Find out more about some of the key health benefits of herbs and herbal teas from Naturopath Mim Beim.
The more common herbal tisanes, such as chamomile or peppermint, are fairly easy to find in your tea shop, health food shop or supermarket. Some other herbs are a little trickier to find. You could order them in from the health food shop or a herbalist, or over the internet. It is important to buy from a reputable source, as you need to know that the herbs are as fresh as possible. Also, the more expensive herbs sometimes can be replaced with inferior ones by unscrupulous vendors.
You can buy herbal tisanes in teabags but, as with tea, loose leaf herbs will provide you with a better brew and allow you to create your own blends.
There are thousands of herbs used by a myriad of herbalists worldwide including those in the Indian (Ayurvedic), Native American, European or Arabic traditions and in traditional Chinese medicine. All are wonderful, all are therapeutic.
The few herbs I am representing here have been chosen for a number of reasons. Most of them are reasonably accessible. They generally (with a couple of exceptions) taste quite good.
In Europe, chamomile tea is commonly sipped as a digestive aid after meals. It soothes the stomach and can be helpful for diarrhoea, nausea, reflux and abdominal cramps, including period pain. A gentle sedative, chamomile is as soothing to the mind as it is to the tummy. Children may benefit from its calming qualities. If you are an anxious type, try swapping coffee for chamomile tea.
The inner bark of a tropical Sri Lankan tree, cinnamon has a comforting aroma, reminiscent of apple pies. It is often used in baking and confectionery. Cinnamon is also a valued spice used by herbalists to improve digestive problems, particularly where there are spasms, such as colic or tummy cramps. Cinnamon is a warming tonic, wonderful for easing winter chills, and also for people who ‘feel the cold’. You only need a little cinnamon to enhance the flavour of your herbal tisane blend.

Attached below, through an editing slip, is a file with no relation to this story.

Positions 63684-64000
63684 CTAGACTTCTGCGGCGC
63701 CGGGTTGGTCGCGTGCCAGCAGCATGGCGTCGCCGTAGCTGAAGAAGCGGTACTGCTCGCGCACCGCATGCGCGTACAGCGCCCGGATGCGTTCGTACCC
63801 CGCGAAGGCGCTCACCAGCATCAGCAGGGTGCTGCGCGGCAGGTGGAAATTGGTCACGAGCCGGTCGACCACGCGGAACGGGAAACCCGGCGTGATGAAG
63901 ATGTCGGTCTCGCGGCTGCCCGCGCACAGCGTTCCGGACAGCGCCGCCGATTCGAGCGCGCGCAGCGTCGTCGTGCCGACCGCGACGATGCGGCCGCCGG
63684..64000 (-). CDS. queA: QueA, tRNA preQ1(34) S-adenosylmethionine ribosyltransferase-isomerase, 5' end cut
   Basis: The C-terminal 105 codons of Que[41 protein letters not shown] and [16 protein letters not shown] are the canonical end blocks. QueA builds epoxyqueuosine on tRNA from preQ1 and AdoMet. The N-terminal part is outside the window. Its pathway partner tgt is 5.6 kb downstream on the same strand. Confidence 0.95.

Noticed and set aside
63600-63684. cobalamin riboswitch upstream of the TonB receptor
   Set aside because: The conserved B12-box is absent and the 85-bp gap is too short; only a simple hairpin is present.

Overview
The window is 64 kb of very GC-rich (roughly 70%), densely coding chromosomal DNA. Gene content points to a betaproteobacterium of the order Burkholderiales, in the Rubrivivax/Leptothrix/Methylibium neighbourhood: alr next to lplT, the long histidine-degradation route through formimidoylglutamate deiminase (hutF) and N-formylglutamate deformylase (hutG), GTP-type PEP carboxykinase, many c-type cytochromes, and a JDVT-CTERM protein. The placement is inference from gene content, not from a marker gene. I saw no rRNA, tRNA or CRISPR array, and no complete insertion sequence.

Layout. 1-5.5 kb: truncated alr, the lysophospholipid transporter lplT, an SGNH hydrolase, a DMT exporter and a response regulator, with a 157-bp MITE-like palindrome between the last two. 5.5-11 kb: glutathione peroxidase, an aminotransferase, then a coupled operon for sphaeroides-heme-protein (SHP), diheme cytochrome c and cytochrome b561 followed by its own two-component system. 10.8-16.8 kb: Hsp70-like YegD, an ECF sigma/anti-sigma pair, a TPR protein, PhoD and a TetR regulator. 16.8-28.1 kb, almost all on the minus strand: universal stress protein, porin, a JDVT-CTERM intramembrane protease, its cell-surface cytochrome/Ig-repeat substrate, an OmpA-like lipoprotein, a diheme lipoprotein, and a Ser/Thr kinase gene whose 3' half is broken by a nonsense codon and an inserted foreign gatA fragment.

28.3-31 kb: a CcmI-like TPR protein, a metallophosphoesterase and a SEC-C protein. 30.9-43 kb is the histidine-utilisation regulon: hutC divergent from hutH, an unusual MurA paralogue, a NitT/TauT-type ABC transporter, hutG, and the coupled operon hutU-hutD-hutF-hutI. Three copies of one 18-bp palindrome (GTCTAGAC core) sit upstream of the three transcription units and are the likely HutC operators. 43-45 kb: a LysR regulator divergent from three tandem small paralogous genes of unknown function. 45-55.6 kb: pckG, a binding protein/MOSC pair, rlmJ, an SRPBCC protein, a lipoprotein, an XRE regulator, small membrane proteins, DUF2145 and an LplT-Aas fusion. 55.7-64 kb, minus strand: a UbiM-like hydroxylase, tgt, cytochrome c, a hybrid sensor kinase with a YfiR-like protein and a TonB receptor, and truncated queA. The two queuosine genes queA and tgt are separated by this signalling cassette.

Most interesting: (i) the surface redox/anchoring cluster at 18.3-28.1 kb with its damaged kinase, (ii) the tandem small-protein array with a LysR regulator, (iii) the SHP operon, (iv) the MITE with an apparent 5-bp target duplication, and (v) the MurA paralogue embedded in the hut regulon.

Ginger is one of those wonderful plants that doubles beautifully as medicine and food. In China, ginger is known medically as ‘king of the stomach’. It is a tummy tonic par excellence, reducing nausea and bloating and aiding digestion. Recent studies have shown that, in addition to its tummy powers, ginger helps lower cortisol in the body, reducing stress and anxiety. And if you are a cold fish, ginger is a terrific circulation tonic.
Peppermint tea is excellent for wind pains (colic) and flatulence, Irritable Bowel Syndrome, nausea, indigestion and reflux. It’s also good for snuffly colds, as the menthol released in hot peppermint tea helps clear the sinuses. As it is the peppermint oil that is most potent, it’s best to use fresh peppermint leaves, or buy the freshest dried herb you can. Peppermint is a ‘refrigerant’ which means it can cool you down. Sipping cool peppermint tea helps relieve the hot flashes of menopause.
A Mediterranean herb with an unforgettable fragrance, rosemary has a calming effect on digestion, fighting bloating and flatulence. In medieval times, Rosemary was often linked with rites of purification and the warding off of evil spirits. Rosemary has a history of use in Europe as a relaxant that improves mental alertness and memory. It’s also great for tension headaches that come from too much studying and computer gazing.
Not only a delicious culinary herb, thyme has been used medicinally for hundreds of years, particularly in England. An antiseptic and astringent herb, thyme is particularly effective for tonsillitis, laryngitis coughs, urinary tract infections and flatulence.
Mim Beim is a renowned Naturopath and has released a range of delicious Beaming With Health Herbal Teas to assist a variety of health conditions. For more info, visit beamingwithhealth.com.au